By Sadhavi Khosla:
Delhi, the capital of India, has now got a new name, “the Gas Chamber”. The world’s most polluted city, Delhi, has the highest level of airborne particulate matter at present.
Now, with the beginning of the New Year 2016, Delhi will wake up to a new life on its roads – thanks to the license-plate-based driving ban that will kick in starting Jan. 1!
Even though it is quite late for the Delhi government to get its hands on the pollution problem of Delhi, it has come up with an odd-even formula to curtail the rising pollution level in the city – a formula that is being appreciated by some, and being ridiculed by many.
This odd-even formula of Delhi, an emulation of Beijing’s odd-even vehicle policy, has initiated a never-ending debate, doubting the workability of the plan in the city of pollution.
Why Is ‘The Odd-Even Rule’ Quite Odd?
1. Disregarding Public and Commercial Vehicles
While the step taken by the Delhi government is an initiative worth applauding, it is difficult to understand why the step is applicable only to private vehicles. The city’s private vehicles account for just 25-30% of its pollution problem, whereas the largest contributors to the pollution menace are heavy vehicles, which are currently not in the ambit of this ban.
2. Public Infrastructure
A look at the present day metro and bus infrastructure in Delhi will reveal a picture that can best be described as ‘choking’, and with the implementation of this policy, more load will be added to this already friable metro and bus network. Imagine another 10 lakh people using the public transport system daily. That is not even 50% additional load for the already clogged Delhi Metro, which is used by over 25 lakh commuters daily.
The Delhi government needs to note that all those countries that have successfully run this formula have a world class and sophisticated public transport network in place – something that is definitely missing in Delhi!
3. Exemptions, fair enough?
The odd-even policy has some exemptions as well. From sick and disabled people to senior citizens and even single women drivers – the Delhi Government has been kind enough to keep them away from the rule.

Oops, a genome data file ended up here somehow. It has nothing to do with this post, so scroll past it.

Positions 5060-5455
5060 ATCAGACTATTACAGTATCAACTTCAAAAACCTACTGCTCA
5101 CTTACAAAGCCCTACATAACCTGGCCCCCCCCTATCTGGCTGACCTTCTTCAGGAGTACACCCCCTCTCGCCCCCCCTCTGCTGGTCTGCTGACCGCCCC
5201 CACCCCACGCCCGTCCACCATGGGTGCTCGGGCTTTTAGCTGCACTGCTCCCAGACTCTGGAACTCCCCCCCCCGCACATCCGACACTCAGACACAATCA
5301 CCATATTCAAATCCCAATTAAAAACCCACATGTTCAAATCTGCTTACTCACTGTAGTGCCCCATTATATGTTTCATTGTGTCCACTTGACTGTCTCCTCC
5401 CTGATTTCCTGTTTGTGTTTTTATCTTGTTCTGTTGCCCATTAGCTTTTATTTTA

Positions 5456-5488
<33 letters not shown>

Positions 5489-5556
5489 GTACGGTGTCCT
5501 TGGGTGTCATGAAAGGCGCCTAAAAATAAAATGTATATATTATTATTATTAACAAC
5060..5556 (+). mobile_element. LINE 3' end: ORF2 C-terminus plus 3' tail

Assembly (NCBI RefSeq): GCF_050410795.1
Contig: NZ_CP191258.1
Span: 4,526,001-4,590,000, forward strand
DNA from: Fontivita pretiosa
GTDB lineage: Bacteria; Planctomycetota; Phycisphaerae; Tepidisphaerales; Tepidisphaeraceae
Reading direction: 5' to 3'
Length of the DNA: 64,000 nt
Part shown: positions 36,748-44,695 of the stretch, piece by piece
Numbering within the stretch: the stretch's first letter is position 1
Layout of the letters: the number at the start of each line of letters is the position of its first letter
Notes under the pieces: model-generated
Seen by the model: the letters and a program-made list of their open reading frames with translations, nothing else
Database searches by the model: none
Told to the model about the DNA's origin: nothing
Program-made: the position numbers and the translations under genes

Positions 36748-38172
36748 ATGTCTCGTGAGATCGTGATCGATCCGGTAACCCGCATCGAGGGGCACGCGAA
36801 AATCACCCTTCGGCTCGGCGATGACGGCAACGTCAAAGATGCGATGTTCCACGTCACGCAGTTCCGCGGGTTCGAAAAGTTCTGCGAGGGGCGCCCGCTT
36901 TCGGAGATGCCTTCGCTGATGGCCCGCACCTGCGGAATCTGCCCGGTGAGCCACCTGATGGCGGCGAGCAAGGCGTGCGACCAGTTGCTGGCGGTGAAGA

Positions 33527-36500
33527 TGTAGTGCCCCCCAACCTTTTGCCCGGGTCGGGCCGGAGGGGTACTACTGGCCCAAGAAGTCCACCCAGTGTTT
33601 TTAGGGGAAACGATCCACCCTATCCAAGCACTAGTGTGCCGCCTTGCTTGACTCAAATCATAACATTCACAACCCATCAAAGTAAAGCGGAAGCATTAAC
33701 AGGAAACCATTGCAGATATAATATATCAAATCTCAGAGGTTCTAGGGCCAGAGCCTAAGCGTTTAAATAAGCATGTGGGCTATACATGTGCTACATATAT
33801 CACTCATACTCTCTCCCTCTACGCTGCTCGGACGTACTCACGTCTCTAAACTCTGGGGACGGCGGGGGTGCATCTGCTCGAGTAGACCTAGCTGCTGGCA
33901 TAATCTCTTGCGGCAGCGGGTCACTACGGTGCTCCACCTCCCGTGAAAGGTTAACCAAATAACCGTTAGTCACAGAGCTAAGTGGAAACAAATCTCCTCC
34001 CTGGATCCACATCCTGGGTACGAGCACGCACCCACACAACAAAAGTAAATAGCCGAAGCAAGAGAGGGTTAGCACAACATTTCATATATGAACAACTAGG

But,the fact that women are exempted from the ban does not really solve the issue of pollution. A large majority of the ladies drive in the city, and with this new ‘reservation’ on the roads, their contribution to the pollution level of the city will remain the same. While I believe that the safety and security of women is important in the city, it is difficult to turn a blind eye towards the rising number of single women drivers in Delhi. Well, this particular exemption has also left many men fuming with rage, who are accusing the government of showing its bias towards women, once again.
What will happen in times of emergency? If someone needs to take a sick person to the hospital on days when their car is not entitled to be driven, will they have to pay a fine for the same? Besides, the city does not really have a very mature ambulance service ready yet. So, won’t the policy lead to situations wherein the lives of Delhiites could be jeopardized?
5. What about the drivers?
Many people in the city employ drivers who are paid remuneration on a monthly basis. If this proposed plan becomes permanent, then what will happen to these drivers? Will people keep their drivers idle for 3 days and pay them half a month’s salary? This formula is surely going to take its toll on personal drivers in Delhi, and would naturally lead to unemployment of this weaker section of the society.
6. Let’s buy another car!
Now this is something that many of the people living in Delhi might be planning to do! With the odd-even policy coming on-stream soon, even if Delhi CM Kejriwal, in his radio announcement, claimed would last for just 15 days, won’t it be easier for a majority of Delhiites to buy another car to make their life comfortable even when the policy gets implemented? With this step, many people will have to bear a new burden of more EMIs that will get added to their monthly expenses. The policy will, thus, lead to a lifestyle that will create a difficulty for the common people to make ends meet.